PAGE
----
Peter Schäfer Elected into the American Academy of Arts and Sciences

Press Release

Press Release, 23 May 2017

Peter Schäfer, Director of the Jewish Museum Berlin, has been elected into the American Academy of Arts and Sciences as a foreign honorary member. Founded in 1780, the Academy is one of the oldest and most esteemed learned societies in the United States. Among the Academy’s fellows and foreign honorary members are some of the world’s most accomplished scholars and experts in their respective fields, including more than 250 Nobel laureates and 60 Pulitzer Prize winners. New members are nominated and selected by present Academy members. Through studies, publications, and programs in the humanities, arts, and education; science, engineering, and technology; and global security and international affairs, the Academy offers significant, nonpartisan policy advice to decision makers in government, academia, and the private sector.

Katharina Schmidt-Narischkin
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Among the newly elected foreign honorary members are Israeli novelist David Grossman, former President of the European Commission Romano Prodi, and chemist Clare Grey. The new members will be inducted on October 7, 2017, at a ceremony at the Academy in Cambridge, Massachusetts.

Peter Schäfer is one of the world’s most respected scholars of Judaism of our time. Born in 1943 in Hückeswagen, Germany, and raised in Mülheim an der Ruhr, Schäfer held teaching positions at the universities of Tübingen and Cologne, and from 1983 to 2008 he was professor and director of the Institute of Jewish Studies at the Free University of Berlin. In 1998 he was appointed Ronald O. Perelman Professor of Jewish Studies and Professor of Religion at Princeton University. From 2005 to 2013, Peter Schäfer served as director of Princeton’s Program in Judaic Studies. As of September 1, 2014, he was appointed as the new director of the Jewish Museum Berlin.

For his academic work, he has been honored with numerous awards, including the Leibniz Prize in 1994, Germany’s most prestigious research funding prize. In 2007 Peter Schäfer received the Mellon Award, presently the largest prize in the United States for scholars of the humanities, in honor of his substantial initiative in reviving the tradition of Jewish studies in Germany. Other awards he received are the Ruhr Prize for the Arts and Sciences (2008), Princeton University’s Howard T. Behrman Award for Distinguished Achievement in the Humanities (2013), the Dr. Leopold Lucas Prize from the University of Tübingen (2014), and the Reuchlin Prize of the city of Pforzheim (2015).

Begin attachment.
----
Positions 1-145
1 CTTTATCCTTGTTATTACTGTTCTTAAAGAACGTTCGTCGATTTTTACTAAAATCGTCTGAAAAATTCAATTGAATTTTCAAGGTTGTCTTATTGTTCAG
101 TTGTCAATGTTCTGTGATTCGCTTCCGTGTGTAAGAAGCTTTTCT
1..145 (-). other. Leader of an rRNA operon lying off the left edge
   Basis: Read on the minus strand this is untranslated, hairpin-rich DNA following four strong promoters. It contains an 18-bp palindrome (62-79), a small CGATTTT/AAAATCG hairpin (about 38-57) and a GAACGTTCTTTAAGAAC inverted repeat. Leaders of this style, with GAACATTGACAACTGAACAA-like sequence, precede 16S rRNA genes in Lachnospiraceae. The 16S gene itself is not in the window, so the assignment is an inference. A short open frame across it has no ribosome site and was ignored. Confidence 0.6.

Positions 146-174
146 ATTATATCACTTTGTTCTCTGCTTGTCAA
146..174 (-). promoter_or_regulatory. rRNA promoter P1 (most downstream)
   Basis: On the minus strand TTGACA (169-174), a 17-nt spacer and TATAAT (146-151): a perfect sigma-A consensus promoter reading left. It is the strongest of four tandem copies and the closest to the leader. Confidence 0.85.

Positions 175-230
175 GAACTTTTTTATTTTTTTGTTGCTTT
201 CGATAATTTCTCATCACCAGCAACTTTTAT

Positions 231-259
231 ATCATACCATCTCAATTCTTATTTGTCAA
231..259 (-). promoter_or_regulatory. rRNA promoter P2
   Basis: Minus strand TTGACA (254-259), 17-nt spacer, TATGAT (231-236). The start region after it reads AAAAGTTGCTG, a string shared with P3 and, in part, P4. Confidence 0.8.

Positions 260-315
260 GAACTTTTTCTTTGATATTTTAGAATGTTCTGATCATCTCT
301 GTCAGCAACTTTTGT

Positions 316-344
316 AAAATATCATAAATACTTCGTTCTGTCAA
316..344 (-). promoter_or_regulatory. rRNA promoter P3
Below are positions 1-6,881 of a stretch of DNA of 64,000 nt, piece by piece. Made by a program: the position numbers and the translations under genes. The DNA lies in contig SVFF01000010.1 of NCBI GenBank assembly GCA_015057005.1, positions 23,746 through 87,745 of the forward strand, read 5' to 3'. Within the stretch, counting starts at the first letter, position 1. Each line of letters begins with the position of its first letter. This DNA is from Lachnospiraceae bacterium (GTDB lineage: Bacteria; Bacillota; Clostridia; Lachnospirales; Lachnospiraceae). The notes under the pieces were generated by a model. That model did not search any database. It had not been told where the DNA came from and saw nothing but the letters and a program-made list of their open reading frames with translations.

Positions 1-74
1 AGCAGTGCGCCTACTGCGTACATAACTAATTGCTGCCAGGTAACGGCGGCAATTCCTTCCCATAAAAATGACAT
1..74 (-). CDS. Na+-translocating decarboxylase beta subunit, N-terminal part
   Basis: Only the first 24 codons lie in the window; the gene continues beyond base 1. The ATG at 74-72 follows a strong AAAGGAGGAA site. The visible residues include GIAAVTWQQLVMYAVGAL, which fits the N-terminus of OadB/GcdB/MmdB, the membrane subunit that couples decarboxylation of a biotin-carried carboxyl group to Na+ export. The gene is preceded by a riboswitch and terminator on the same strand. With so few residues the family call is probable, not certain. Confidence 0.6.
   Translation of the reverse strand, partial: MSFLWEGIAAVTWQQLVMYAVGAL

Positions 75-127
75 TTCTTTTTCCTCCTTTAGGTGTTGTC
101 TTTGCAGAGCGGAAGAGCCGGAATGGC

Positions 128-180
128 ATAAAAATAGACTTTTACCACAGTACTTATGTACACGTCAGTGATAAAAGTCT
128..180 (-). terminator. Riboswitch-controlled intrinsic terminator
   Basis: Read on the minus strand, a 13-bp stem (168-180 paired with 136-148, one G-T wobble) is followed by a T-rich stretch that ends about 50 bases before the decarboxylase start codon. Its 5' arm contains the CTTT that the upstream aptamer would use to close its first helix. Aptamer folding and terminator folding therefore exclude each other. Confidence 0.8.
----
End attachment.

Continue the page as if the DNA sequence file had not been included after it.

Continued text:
Peter Schäfer holds honorary doctorate degrees from the University of Utrecht and the University of Tel Aviv. In addition to his visiting professorships at Hebrew University of Jerusalem, Yale University, and the Institute for Advanced Study in Princeton, he was also a fellow at the Historisches Kolleg in Munich (2002–03) and at the Institute for Advanced Study (Wissenschaftskolleg) in Berlin (2007–08). Schäfer has been a corresponding fellow of the British Academy since 1987, a foreign member of the American Philosophical Society since 1997, an emeritus ordinary member of the Berlin-Brandenburg Academy of Sciences and Humanities since 2002–03, a fellow at the American Academy for Jewish Research since 2006, and an Honorary Member of the German Association of Jewish Studies since 2013. Schäfer is also a member of the Board of Trustees of the Foundation Memorial to the Murdered Jews of Europe.

Peter Schäfer has published numerous books and academic papers, most recently Zwei Götter im Himmel. Gottesvorstellungen in der jüdischen Antike (Two Gods in Heaven: Concepts of God in the Ancient Jewish World, Munich 2017). Some of his other publications are: The Jewish Jesus: How Judaism and Christianity Shaped Each Other (Princeton and Oxford 2012), The Origins of Jewish Mysticism (Tübingen 2009), Jesus in the Talmud (Princeton 2007), Mirror of His Beauty: Feminine Images of God from the Bible to the Early Kabbalah (Princeton and Oxford 2002) and Judeophobia: Attitudes Towards the Jews in the Ancient World (Cambridge, MA 1997).

On June 12, Peter Schäfer will be talking with Michael Wolffsohn about his new book in the Jewish Museum Berlin. More information on our website.

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